اثرات جنگ پاسخ و نظارت راهبردی بر روی مولفه های مثبت اواخر و فعالیت مغز مربوط به حافظه اپیزودیک: پاسخ فریبنده
|کد مقاله||سال انتشار||مقاله انگلیسی||ترجمه فارسی||تعداد کلمات|
|33600||2003||27 صفحه PDF||سفارش دهید||محاسبه نشده|
Publisher : Elsevier - Science Direct (الزویر - ساینس دایرکت)
Journal : Biological Psychology, Volume 64, Issue 3, November 2003, Pages 217–253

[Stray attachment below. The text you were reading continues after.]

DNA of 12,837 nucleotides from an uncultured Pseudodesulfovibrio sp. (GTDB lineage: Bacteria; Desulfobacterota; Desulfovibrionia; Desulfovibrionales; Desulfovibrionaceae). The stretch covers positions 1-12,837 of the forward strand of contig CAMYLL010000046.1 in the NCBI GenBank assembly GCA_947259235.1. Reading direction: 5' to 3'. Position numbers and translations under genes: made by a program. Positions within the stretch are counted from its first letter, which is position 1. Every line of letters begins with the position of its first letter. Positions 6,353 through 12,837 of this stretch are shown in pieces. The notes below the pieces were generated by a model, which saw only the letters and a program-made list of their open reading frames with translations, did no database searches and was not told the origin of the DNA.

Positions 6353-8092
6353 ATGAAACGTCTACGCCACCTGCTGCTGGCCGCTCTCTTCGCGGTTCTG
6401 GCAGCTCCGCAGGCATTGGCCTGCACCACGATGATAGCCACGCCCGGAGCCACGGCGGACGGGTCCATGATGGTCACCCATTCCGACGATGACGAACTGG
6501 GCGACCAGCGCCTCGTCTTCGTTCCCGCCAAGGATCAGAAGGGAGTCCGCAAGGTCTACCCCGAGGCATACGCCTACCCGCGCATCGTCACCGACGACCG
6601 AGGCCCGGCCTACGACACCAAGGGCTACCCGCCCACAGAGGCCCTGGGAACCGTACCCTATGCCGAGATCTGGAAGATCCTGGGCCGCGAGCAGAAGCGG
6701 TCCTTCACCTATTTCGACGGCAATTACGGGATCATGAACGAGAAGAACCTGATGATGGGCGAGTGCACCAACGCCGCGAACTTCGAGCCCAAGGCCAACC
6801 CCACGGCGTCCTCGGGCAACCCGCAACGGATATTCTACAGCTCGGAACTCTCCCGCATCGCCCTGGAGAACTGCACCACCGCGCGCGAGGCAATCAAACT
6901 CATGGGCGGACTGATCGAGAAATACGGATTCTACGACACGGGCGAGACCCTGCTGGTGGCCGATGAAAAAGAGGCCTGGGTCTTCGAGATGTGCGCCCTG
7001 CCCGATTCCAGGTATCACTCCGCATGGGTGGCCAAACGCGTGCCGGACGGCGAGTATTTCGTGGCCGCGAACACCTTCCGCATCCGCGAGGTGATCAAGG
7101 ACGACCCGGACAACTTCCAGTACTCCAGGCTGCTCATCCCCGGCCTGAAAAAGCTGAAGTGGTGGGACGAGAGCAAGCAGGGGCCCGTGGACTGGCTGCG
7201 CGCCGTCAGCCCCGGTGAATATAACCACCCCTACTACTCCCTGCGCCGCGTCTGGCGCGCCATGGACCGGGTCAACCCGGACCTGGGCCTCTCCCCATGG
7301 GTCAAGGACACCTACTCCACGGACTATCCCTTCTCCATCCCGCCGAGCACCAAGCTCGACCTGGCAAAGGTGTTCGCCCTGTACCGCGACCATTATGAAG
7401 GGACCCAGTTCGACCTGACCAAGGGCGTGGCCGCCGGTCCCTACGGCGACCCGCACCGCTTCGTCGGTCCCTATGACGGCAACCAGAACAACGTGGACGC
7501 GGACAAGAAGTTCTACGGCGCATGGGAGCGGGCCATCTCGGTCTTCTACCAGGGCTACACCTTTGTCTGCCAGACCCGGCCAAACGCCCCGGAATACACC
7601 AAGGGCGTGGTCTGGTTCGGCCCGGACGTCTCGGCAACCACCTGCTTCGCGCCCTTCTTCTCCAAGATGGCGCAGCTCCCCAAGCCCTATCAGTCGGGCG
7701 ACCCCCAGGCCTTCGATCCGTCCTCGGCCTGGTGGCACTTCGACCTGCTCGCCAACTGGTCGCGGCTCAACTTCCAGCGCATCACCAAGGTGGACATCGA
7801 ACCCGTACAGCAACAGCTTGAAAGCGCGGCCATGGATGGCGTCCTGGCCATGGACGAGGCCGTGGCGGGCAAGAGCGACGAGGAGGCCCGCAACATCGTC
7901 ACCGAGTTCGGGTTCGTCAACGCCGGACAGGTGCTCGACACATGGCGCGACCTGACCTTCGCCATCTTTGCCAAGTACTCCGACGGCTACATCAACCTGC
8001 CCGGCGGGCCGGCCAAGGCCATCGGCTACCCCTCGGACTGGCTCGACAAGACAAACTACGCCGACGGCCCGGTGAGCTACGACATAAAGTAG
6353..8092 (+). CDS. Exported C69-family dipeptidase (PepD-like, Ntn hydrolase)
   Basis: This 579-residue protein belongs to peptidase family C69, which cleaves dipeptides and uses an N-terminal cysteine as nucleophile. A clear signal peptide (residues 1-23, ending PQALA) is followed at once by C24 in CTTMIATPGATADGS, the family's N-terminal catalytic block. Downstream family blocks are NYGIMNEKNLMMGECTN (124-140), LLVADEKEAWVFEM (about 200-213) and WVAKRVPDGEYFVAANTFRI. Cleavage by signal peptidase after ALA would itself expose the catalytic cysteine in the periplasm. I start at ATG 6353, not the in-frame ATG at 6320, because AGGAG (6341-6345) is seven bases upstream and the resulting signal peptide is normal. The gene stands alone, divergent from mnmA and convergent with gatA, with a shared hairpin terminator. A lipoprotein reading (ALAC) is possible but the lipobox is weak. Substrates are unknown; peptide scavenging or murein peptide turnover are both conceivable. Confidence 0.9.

The cognitive processes and neural mechanisms underlying deceptive responses were studied using behavioral responses (RT) and event-related brain potentials (ERPs) while participants made truthful and deceptive responses about perceived and remembered stimuli. Memorized words were presented in a recognition paradigm under three instructional conditions: Consistent Truthful, Consistent Deceptive, Random Deceptive. Responses that conflicted with the truth about both perceived and remembered items produced the same pattern of slower RTs and decreased LPC amplitudes. When long-term response patterns were monitored, RTs became much slower and LPC amplitudes decreased greatly. The different behavioral and ERP changes in the two deception conditions suggested that two dissociable executive control processes, each requiring additional processing resources, can contribute to deceptive responses. The parietal episodic memory (EM) effect, thought to reflect recollection, was unaffected by whether participants responded truthfully or deceptively suggesting that it provides a measure of guilty knowledge.